# AAT level 4 unit FPFM Core Topics - 2013 syllabus

## Financial Performance

The exam consists of 10 tasks and it's 2 ½ hours long:

• Task 1: Identification of costing information – material costs, labour costs, overhead absorption rates
• Task 2: Variance calculations – materials, labour and variable overhead variances
• Task 4: Operating statement – reconciling standard costs with actual costs (using absorption costing or marginal costing)
• Task 5: Statistical information - subdivision of variances (controllable/non-controllable) using index numbers and other forecasting techniques
• Task 6: Written report – standard costing and variance analysis
• Task 7: Calculations of performance indicators
• Task 8: Decision making - limiting factors/What if? analysis
• Task 9: Cost management techniques – target costing/discounted cost of ownership
• Task 10: Analysis of performance – written report

## What to look out for in the exam

### Standard costing and variance analysis

Early tasks may include the preparation of a standard cost card for an individual unit or a certain quantity of output. You need an awareness of the different types of standards that may be used (ideal, target, normal and basic).

You may be asked to extract relevant data from the information given in order to calculate various figures which would be required when using a standard costing system eg standard number of labour hours needed for given level of output.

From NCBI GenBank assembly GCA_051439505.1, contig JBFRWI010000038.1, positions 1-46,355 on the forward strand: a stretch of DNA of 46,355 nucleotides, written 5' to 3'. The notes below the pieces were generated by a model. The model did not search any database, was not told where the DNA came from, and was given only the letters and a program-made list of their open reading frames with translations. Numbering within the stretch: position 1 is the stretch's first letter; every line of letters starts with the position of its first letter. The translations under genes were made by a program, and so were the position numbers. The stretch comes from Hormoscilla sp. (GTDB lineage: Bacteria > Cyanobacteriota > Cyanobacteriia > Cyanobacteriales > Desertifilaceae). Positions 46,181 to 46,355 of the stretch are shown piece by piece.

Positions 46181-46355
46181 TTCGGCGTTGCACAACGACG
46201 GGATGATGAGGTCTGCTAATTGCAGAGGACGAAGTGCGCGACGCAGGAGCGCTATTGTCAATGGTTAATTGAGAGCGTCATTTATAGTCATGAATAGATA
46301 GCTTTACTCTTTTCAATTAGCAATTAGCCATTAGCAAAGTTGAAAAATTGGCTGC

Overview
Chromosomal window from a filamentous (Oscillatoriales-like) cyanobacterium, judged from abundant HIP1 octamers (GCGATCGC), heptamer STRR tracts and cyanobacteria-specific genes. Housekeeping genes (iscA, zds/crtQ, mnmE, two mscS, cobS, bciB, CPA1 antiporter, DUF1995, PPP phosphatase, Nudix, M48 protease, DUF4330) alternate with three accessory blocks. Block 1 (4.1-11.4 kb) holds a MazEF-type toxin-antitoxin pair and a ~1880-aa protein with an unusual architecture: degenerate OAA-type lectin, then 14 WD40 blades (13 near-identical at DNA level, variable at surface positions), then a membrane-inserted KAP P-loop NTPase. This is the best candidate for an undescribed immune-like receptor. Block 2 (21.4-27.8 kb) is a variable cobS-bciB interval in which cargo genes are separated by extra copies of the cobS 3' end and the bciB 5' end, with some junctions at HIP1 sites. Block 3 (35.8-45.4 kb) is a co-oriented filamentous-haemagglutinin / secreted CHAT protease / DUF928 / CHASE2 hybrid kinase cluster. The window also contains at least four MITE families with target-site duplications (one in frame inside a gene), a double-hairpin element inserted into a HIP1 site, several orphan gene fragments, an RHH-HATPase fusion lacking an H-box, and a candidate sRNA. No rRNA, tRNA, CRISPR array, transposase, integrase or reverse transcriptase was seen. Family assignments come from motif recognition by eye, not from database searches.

For tasks involving the calculation or explanation of variances, information may be presented in a variety of ways – standard cost card, budgetary control report or specific information itself.

Variance calculations will cover the following areas:

• Materials (total/price/usage)
• Labour (total/rate/efficiency/idle time)

Don't be surprised if you are asked to calculate a variance backwards! Further calculations may be required where you will be expected to use index numbers to subdivide a variance into its controllable and uncontrollable parts although this will not form a substantial proportion of a question.

The written task relating to this area will require you to show your understanding of variances and how total variances can be split further, an interrelation, as well as suggesting possible reasons for the variances arising based on information given in the task.

Forecasting techniques

Expect short calculations involving the use of index numbers and percentages as well as use of linear equations to forecast future costs.

Performance indicators

You will be asked to calculate a range of performance indicators, some of which apply to many organisations, whilst others may be unique to a particular industry.

The indicators which are often tested are:

• Gross profit %
• Profit %
• Return on capital employed
• Return on net assets
• Current ratio
• Quick ratio
• Inventory days
• Gearing
• Interest cover

Other more specific indicators may be asked for but the calculation will either be obvious or the formulae for these will be provided.

The written task for this area will ask you to explain why indicators in one scenario differ from that in another, paying particular attention to the gross profit margin.

What if? analysis

Having prepared performance indicators, you may then be asked to amend or forecast using new information given eg What new revenue would be if there was a change in selling price per unit?